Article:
There is also exciting work going on by artists and researchers to uncover and amplify overlooked ESEA microhistories and everyday lives. Some recent projects in this vein include: ‘Uncovering Vietnamese Archives at Museum of the Home’ where Dora Lam collaborated with other ESEA artists to invite the Vietnamese communities to engage with local archives in meaningful ways; Emily Beswick’s ‘Traces of Memory’ project with Liverpool ESEA family photographs; the ‘Ingat-Ingat’ exhibition, bringing to life the untold stories of ESEA NHS workers who arrived in the 1960s-80s; and Denise Kwan’s ‘Object Stories of British Chinese Women’ project.


These projects do celebrate resilience and contribution - but rather than glorifying ‘extraordinary’ individuals, they bring to light the struggles and dignity of people in particular places and moments in history. They may not make such a tidy or shiny story, but generate a deeper understanding of the myriad lived experiences of diverse ESEA groups, bearing witness to their ‘unremarkable’ day-to-day histories, always interwoven with those of other communities and wider society.



Unravelling the blanket ESEA ‘we’


The term ESEA, although not entirely new, according to Diana Yeh, has gained prominence since the outbreak of COVID-19 within the wider anti-racist mobilisation and community-building activities organised by people from East Asian or Southeast Asian background, who found all themselves (potential) victims of hate crimes or incidents targeting ‘Chinese’ people. The ESEA label was used as a tool for promoting solidarity while avoiding privileging the ‘Chinese’ experience – but like any label, it still comes with its dangers.


The four authors of this article could all be labelled ‘ESEA’ or ‘British Chinese’ - yet our heritages and lived experiences are very diverse. One of us migrated to the UK from Northwest China to study and has ended up making it their home, another is the British-born child of takeaway owners with mainland Chinese and Hong Kong origins, another is a Singaporean with Chinese and Peranakan heritage who has lived in multiple countries, another is a British-born mixed-race person with Hong Kong heritage, who grew up predominantly ‘white passing’. When you factor in our own partners and children, the identity picture gets more complex. Class, gender, generation, nationality, ethno-linguistic heritage, and mixing (inter-ethnic and international) all shape us.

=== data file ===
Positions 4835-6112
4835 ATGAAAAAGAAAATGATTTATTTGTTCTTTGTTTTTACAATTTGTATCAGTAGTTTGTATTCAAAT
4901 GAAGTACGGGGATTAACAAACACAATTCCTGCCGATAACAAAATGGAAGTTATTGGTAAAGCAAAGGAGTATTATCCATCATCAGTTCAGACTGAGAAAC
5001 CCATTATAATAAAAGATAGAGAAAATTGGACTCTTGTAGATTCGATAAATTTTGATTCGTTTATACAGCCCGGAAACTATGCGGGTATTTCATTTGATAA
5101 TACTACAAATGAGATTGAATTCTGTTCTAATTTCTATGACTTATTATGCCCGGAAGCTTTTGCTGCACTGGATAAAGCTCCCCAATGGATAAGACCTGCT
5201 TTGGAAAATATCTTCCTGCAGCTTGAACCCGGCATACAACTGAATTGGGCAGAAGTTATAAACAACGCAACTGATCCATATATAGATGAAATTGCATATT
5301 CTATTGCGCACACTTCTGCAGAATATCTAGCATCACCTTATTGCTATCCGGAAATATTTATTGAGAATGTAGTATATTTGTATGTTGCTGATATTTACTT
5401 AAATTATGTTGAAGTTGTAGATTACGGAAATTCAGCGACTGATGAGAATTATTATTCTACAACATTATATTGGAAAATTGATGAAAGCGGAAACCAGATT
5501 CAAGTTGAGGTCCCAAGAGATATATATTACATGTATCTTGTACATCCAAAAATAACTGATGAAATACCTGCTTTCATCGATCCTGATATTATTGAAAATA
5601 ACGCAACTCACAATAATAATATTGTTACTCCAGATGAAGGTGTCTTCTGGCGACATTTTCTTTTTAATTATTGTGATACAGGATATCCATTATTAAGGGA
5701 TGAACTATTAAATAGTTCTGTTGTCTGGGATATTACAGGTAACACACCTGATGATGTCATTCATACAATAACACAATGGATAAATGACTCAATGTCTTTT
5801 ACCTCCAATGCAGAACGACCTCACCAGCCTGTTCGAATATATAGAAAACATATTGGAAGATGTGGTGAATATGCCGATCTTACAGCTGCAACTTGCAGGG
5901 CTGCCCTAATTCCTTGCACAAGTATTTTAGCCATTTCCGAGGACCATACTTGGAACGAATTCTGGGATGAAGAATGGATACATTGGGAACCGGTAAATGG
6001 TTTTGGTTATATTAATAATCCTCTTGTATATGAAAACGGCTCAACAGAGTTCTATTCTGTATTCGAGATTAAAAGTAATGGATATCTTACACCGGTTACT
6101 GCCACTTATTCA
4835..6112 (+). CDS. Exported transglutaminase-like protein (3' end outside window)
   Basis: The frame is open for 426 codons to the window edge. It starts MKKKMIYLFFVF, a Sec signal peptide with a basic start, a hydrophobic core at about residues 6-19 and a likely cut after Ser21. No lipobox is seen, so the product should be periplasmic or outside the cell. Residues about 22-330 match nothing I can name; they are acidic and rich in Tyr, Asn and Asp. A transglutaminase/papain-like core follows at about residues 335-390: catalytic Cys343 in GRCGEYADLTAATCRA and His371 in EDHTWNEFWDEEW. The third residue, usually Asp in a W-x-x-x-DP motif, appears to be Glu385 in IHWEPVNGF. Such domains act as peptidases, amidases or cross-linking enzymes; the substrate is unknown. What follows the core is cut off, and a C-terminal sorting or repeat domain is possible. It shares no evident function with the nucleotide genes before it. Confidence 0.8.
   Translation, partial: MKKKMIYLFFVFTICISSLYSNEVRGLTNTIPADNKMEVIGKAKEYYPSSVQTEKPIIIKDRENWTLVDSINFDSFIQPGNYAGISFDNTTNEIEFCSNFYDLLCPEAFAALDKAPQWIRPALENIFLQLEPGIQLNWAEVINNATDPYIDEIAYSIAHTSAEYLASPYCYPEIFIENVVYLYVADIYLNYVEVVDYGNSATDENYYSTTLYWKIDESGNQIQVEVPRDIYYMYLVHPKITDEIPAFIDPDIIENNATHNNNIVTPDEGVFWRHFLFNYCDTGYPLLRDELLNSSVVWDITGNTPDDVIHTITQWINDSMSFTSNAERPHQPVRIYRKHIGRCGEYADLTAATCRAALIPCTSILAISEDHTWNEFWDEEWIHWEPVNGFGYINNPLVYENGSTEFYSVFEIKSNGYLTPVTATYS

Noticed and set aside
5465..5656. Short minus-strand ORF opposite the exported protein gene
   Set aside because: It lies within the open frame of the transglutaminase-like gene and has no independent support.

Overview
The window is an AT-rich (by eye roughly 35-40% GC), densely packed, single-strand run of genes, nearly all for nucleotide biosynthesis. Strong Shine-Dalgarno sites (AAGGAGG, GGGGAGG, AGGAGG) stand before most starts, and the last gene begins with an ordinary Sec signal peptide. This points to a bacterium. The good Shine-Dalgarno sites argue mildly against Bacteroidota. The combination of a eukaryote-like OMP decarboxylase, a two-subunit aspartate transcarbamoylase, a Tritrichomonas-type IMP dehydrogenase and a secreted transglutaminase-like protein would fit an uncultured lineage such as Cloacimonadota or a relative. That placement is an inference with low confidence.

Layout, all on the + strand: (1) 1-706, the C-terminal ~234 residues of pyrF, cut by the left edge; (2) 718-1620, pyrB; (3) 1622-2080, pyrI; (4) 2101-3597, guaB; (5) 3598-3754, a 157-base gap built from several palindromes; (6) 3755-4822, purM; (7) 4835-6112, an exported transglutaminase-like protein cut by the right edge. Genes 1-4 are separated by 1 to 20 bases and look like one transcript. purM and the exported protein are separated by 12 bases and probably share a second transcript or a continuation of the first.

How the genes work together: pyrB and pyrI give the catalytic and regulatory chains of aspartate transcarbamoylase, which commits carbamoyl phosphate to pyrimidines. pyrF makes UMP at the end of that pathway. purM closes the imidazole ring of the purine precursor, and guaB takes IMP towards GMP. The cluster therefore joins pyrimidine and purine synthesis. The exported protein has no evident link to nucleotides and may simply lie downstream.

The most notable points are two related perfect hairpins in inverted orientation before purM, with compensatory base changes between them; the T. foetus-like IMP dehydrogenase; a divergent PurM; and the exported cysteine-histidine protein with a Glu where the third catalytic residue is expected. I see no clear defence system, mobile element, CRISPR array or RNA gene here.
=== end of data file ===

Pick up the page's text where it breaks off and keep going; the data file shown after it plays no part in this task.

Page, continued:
There is a balance to be struck between the way the ESEA label creates pan-East and Southeast Asian solidarity – especially around the shared experience of racism – and paradoxically, the fact as any identity label does, it may flatten difference and give the impression of a ‘natural’ and monolithic racial category.


Perhaps one way forward is to move away from identity as the focal point all together. A recent ESEA heritage month event, ‘Roots of Change’, organised by besea.n and held at the British Library illustrates this well. The event was focused on sustainability, waste, and food practices. It did link these discussions to ‘ESEA heritage’ – but rather than focus on identity issues, or present ‘heritage’ as ‘authentic’ or unchanging, it was used as a springboard, a source of generative inspiration for broader conversations about the intersection between sustainability, race and colonialism. 

Event ‘Roots of Change’, organised by besea.n and held at the British Library, 2023. Photo by Xiao Ma.